What you said was (my emphasis):

> My shop uses Rust, and all our hires are aimed at Rust, and it's still not easy - there's not a ton of people who know Rust.

Which rather implies that you are trying to hire people who already know Rust. You then asked rhetorically:

> So we should hire to bring on people who want to work in PHP, and then force them to use Rust?

Suggesting that you saw this as the only alternative to hiring people who already know Rust. I was pointing out a third possibility which i thought you had omitted.

So i wouldn't agree that this was exactly what you said. But, of course, i am very happy to hear that this is what you are doing!

What I mean is that hiring for particular languages is a massive red flag to me in job listings.

I don't mean saying something like "our tech stack is in Rust." More like "3-5 years experience in Rust" under the job requirements.

It's not hard to learn a new language or train it in good engineers. If you're limiting your candidate pool based on particular language experience you are severely limiting the growth potential of the business. That's just been my experience.

And if your reasoning is something like, "Rust is hard and it's going to take N weeks to onboard a dev to contribute and we can't afford that" then it's an even bigger red flag about the engineering capacity of the business and state of development.

> I don't mean saying something like "our tech stack is in Rust." More like "3-5 years experience in Rust" under the job requirements.

I think i addressed this in my edit. We are not doing this.

Not true. Rust is significantly different from mainstream languages and has a greater learning curve due to the borrowing system.

It's not that hard to learn nor is it significantly different. The borrow checking rules are very simple and something that even novice C/C++ programmers follow, implicitly or otherwise.

The "hard" parts of Rust are the usage of lifetimes in generic heavy code (especially combined with function traits in order to be generic over closures), object pinning, and soundly operating in unsafe. Those are advanced topics to be sure, but they are not something you would expose a newbie to in the early days of onboarding.

We taught Rust at Masters-level as part of a course meant to show engineering students a variety of concepts from innovative programming language (there was also Haskell and Scala). Learning Rust is a must (at least for our kind of students), but not because "everything is being rewritten in Rust".

First, I think knowing concepts from various languages makes better programmers. But Rust in particular is part of a family of languages along with C++ that are very powerful and versatile, but that require a strong discipline in order to write correct programs. And while C++ is more widespread currently, learning Rust teaches you this discipline, simply because the compiler will keep rejecting your programs until you understand it. C++ compilers on the other hand happily accept nonsensical programs, and it is hard to find modern C++ experts to teach this skill (and sometimes it is even hard to get experts agree on what the discipline is!). Yet in some areas where C++ has few alternatives, unreliable software can have huge consequences. So learning Rust is important because it will also make of you a better C++ programmer.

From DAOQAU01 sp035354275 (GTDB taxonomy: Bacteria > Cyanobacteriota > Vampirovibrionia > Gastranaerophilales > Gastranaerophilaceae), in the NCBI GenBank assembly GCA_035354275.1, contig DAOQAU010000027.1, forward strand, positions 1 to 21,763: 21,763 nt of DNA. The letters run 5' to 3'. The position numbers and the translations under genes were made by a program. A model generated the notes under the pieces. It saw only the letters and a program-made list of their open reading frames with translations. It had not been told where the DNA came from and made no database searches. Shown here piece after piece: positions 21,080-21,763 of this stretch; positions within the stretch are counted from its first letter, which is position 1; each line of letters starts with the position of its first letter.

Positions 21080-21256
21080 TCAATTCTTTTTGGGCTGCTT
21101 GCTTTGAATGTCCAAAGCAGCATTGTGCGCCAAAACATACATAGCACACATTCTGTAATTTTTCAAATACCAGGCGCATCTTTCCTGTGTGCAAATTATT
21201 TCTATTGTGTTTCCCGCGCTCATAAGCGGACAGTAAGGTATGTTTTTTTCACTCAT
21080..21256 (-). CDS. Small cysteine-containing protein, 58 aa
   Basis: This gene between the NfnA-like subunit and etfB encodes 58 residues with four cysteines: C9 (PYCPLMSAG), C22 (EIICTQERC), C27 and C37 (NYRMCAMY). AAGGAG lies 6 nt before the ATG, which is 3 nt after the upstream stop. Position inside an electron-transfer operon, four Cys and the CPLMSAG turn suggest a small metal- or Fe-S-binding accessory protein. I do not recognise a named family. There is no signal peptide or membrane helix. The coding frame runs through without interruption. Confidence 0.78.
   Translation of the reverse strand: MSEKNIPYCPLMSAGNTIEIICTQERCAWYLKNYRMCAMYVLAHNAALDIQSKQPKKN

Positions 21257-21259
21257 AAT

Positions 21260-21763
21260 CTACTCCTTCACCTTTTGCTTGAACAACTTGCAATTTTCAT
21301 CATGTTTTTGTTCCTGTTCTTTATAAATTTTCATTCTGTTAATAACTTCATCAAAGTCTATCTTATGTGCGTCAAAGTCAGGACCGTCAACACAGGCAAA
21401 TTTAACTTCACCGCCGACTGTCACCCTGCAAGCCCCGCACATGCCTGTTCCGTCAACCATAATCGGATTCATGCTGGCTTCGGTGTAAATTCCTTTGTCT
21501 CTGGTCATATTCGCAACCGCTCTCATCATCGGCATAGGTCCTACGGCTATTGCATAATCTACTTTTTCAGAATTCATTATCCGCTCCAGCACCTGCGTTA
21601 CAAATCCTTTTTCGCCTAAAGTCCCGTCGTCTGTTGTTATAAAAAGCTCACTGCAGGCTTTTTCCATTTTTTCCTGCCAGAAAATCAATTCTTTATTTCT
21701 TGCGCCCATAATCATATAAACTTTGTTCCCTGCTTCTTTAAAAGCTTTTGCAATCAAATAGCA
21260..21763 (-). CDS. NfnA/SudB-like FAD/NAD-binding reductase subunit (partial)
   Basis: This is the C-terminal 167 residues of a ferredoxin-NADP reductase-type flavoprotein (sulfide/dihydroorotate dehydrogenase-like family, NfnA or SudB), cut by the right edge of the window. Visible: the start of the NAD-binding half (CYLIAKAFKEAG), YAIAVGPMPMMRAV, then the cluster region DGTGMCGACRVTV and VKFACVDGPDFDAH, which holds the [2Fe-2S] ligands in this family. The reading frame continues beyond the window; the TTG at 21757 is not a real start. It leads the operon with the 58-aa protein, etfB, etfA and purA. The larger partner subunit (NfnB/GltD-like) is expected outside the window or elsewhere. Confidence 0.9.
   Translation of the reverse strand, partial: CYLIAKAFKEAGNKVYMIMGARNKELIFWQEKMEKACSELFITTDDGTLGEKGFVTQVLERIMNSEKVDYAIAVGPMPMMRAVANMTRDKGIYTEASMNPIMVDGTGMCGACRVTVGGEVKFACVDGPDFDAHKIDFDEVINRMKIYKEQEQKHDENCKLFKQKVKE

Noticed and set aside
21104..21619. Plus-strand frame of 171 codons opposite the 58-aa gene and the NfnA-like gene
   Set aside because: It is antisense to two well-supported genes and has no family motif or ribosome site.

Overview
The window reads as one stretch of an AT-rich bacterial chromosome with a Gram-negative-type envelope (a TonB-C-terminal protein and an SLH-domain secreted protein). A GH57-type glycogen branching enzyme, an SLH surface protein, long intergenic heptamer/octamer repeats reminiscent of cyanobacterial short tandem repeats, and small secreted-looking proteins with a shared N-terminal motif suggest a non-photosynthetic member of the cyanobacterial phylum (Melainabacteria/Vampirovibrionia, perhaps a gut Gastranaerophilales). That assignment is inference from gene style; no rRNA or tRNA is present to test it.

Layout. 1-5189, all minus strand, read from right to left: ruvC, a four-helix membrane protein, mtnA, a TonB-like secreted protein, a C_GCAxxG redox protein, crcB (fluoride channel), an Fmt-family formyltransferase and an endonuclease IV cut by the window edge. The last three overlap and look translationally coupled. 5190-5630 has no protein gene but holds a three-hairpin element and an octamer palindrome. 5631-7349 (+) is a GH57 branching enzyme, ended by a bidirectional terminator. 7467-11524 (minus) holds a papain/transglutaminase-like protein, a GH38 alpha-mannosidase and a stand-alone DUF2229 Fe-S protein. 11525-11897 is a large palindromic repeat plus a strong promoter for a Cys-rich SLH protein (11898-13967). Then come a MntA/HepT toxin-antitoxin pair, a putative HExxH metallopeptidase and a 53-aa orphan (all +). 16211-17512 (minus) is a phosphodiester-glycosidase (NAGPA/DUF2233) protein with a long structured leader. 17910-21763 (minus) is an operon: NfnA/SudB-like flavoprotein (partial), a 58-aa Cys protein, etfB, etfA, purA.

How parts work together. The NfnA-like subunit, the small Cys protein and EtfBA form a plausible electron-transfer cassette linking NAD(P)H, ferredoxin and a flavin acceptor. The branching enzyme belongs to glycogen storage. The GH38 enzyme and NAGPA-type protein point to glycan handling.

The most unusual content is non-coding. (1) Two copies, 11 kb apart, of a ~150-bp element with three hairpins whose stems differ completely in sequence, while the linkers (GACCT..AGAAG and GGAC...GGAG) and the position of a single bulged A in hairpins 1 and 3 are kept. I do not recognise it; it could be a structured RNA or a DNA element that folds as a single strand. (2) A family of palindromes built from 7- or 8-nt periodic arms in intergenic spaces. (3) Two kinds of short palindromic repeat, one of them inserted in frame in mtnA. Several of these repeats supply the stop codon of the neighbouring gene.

I'll take a contrarian view. C++ which Rust proponents usually target for replacement, is an extremely well tested language. In any real commercial application where a system programming language is needed, C++ would usually be a better choice if you know the language. If don't know C++, learn Rust, it's probably easier, and you'll make progress faster. But Modern C++ is extraordinarily powerful -- it may be worth learning to build some high performance systems like games and browsers.

This is good advise. Our large shop has so much C++ nobody here is gonna run and hide from it. Our libs are large, in large numbers. So not having C++ is a disadvantage.

And for those same reasons we know building C++ is giant pain in the butt.

Given the opportunity, I would seriously consider Rust when rearchitecting a system to peel off small bits I can do 100% RUST because I then can escape C++ dependency/cmake/DPKG/RPM hell to something closer to GO.

When I deal with old C++ code not brought up to current build spec at our place I can waste 30-40% of my time getting various things to build. Getting the old code into the new system is now easier, but I killed a week learning it. And should I have to deal with a library off the beaten path who's dependencies I don't know, getting it into the new build system will be a pain-plus because I will then have to find/compute/assess its dependencies.

Getting out from all this nonsense is, I think, is an undersold part of RUST. You still get static types, C++ performance, memory safety, and you get a running start to CDCI because at least getting the darn PR built is a 4 to 6 Phd job of hand holding C++ through dep management.